But note what a heavy burden they (the theist) bear. They must show that even a single child or infant in some obscure part of the world dying and suffering from, e.g., a congenital disorder somehow contributes to God's great plan. They must make quite implausible assertions, which although not logically invalid, are nevertheless quite implausible and maybe kind of offensive to even make.

*I write God with capital G to refer to God as conceived in the Judeo-Christian religions. All knowing, all Good, all loving, etc. Maximal greatness God. Not the petty gods of Greece and Rome.
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miser
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(Original post by glowing_starfish)
You have a good point- but wat if he wanted us to choose him in times of hardship so he knows we have faith in him- after all he did give us free will.

Giving us free will instead of making us as robots was quite loving was it not?

Perhaps he can still be loving in the sense that having experienced suffering people become stronger and better?
-God wanting them to become stronger and better so they can follow him in strong faith?
The thing is, if god is omnipotent, he's not constrained. He could create a universe with free will, without suffering, and with an adequate means for us to show him we have faith - he could do anything he wants if he's omnipotent. So if we say that he's omnipotent, we have to conclude that suffering only exists because he actively wants suffering to exist, or is at least indifferent to it. The suffering is therefore completely unnecessary, except insofar as he simply wants it to exist or doesn't care about it. In that case, I think we'd have to conclude he's evil or at least negligent.

To argue by analogy, I think a parent that unconditionally loves their child for example would want to prevent their child from unnecessary suffering even if it meant that child turning against the parent. If the parent's love is sincere, then the parent values the child's well being over considerations of how it would turn out for themselves. If on the other hand the parent willfully allowed the child to suffer, or worse actively caused suffering (like in the Christian case with God causing suffering for Job and killing his family), we wouldn't think that parent was fit to raise a child.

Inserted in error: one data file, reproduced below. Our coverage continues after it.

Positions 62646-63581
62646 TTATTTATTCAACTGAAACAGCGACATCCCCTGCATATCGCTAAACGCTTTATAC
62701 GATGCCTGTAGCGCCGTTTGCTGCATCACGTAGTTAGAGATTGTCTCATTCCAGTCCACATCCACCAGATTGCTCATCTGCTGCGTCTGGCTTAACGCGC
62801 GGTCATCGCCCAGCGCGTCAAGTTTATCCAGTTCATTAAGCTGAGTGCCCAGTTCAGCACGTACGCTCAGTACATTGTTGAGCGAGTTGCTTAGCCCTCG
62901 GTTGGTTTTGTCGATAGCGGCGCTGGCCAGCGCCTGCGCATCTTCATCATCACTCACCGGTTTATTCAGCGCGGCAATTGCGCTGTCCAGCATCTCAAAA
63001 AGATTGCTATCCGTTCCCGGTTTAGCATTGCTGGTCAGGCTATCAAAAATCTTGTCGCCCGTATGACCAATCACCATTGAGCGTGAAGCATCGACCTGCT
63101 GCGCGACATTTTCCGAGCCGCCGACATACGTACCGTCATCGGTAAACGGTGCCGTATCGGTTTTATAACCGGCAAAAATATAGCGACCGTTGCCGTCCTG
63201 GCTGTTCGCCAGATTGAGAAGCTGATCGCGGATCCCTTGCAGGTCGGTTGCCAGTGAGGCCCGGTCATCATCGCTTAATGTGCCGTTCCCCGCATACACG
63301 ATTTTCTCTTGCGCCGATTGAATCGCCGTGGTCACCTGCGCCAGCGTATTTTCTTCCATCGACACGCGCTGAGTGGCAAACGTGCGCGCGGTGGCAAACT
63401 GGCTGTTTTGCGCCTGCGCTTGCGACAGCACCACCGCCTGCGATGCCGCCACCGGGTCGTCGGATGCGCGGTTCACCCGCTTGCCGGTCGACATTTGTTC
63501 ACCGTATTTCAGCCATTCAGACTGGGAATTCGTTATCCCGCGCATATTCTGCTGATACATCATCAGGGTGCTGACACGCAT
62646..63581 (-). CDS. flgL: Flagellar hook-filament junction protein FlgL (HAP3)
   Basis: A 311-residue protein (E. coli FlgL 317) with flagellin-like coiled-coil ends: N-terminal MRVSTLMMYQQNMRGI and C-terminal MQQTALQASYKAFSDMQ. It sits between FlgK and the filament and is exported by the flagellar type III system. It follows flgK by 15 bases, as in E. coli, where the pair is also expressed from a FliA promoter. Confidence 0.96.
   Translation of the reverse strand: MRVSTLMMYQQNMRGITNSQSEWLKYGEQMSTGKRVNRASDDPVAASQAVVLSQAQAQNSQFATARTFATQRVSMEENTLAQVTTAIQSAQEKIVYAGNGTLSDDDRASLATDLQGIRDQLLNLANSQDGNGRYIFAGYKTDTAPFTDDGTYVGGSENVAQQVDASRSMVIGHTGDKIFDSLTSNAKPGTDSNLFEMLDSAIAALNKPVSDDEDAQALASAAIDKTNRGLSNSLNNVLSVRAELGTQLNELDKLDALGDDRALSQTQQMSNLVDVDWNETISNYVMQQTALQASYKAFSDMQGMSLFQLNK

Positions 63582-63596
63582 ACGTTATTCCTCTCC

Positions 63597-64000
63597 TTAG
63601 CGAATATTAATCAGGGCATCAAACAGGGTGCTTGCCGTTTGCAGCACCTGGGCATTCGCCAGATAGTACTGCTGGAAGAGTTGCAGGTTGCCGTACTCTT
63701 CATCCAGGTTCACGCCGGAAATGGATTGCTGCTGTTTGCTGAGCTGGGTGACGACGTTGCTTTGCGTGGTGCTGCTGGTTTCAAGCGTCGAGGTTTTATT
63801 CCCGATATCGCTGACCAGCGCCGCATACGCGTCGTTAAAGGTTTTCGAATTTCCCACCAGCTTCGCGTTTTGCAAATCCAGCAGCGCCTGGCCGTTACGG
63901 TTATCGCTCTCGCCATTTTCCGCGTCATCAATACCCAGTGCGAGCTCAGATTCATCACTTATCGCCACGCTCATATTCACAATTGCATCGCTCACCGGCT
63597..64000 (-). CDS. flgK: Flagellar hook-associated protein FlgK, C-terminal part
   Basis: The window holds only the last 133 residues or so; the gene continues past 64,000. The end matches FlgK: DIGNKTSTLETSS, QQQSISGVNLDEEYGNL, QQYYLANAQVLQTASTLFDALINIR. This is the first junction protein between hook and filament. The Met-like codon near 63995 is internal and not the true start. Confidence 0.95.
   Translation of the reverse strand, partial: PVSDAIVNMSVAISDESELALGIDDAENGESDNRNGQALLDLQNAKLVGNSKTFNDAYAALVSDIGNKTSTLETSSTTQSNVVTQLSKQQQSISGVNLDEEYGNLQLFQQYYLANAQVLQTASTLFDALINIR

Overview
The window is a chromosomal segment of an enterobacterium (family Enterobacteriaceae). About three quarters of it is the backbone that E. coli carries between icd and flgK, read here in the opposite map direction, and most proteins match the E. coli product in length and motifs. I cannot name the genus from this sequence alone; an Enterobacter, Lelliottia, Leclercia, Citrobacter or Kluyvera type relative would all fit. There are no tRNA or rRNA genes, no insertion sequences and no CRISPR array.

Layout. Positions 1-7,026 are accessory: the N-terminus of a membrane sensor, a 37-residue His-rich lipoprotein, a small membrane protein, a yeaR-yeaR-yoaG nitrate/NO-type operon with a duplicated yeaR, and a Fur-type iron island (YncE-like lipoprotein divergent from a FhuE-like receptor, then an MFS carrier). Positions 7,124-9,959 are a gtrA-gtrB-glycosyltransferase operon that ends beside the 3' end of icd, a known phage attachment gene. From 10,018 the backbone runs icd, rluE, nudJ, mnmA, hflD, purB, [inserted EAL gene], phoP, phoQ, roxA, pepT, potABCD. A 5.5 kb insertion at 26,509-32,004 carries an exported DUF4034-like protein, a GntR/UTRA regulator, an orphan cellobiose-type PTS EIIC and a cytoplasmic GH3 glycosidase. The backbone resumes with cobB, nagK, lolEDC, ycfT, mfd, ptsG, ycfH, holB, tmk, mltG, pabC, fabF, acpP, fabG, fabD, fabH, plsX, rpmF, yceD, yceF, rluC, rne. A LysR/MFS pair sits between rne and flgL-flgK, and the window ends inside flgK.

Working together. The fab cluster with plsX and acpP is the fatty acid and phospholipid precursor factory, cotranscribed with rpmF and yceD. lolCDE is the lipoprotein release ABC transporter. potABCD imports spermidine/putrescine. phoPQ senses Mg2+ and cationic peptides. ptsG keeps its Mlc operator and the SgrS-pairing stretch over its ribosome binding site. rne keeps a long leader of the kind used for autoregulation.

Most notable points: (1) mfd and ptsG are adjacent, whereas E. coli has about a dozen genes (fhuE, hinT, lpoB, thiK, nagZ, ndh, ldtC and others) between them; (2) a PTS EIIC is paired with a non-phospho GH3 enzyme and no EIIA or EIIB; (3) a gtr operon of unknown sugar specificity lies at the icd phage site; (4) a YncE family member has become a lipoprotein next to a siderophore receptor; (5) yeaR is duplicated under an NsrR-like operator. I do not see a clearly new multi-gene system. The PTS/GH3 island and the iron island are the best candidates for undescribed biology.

I do think there are often silver linings to suffering, but those silver linings usually don't offset the harm caused. If a person could choose, I think they'd choose to avoid unnecessary suffering, for good reason. If god exists and is omnipotent, I think the problem of evil is correct in questioning whether that god is worth our love and worship.
Last edited by miser; 4 months ago
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tazarooni89
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I don’t particularly see the problem with simply saying “God exists, and he permits/causes suffering to exist”.

You might not like a God which does this, but that is no indicator of its non-existence.

Furthermore the main religions all seem to acknowledge that God himself permits suffering to exist (e.g. he is the one who created Satan, he is the one who chose to put us on Earth rather than directly into Heaven etc.) as opposed to claiming that he will only ever try to do things which please us.
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QE2
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(Original post by har!bo)
Evil exists because of free will. If free will didnt exist neither would neither would a functioning human race. Therefore evil must exist within the world.
Not so. Suffering can be caused by an entirely infallibly omniscient and predeterministic god. Under such a god, man can have no free will, but suffering still exists.

Even if there is no god and man has free will but exclusively choses the path of no harm, there would still be the suffering of random nature events.

So either way, suffering is not dependent on free will.
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Moonbow
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(Original post by glowing_starfish)
The idea that there is too much suffering in the world for God to be real.

All perspectives are welcome.
Evil is needed to see what’s good, in a way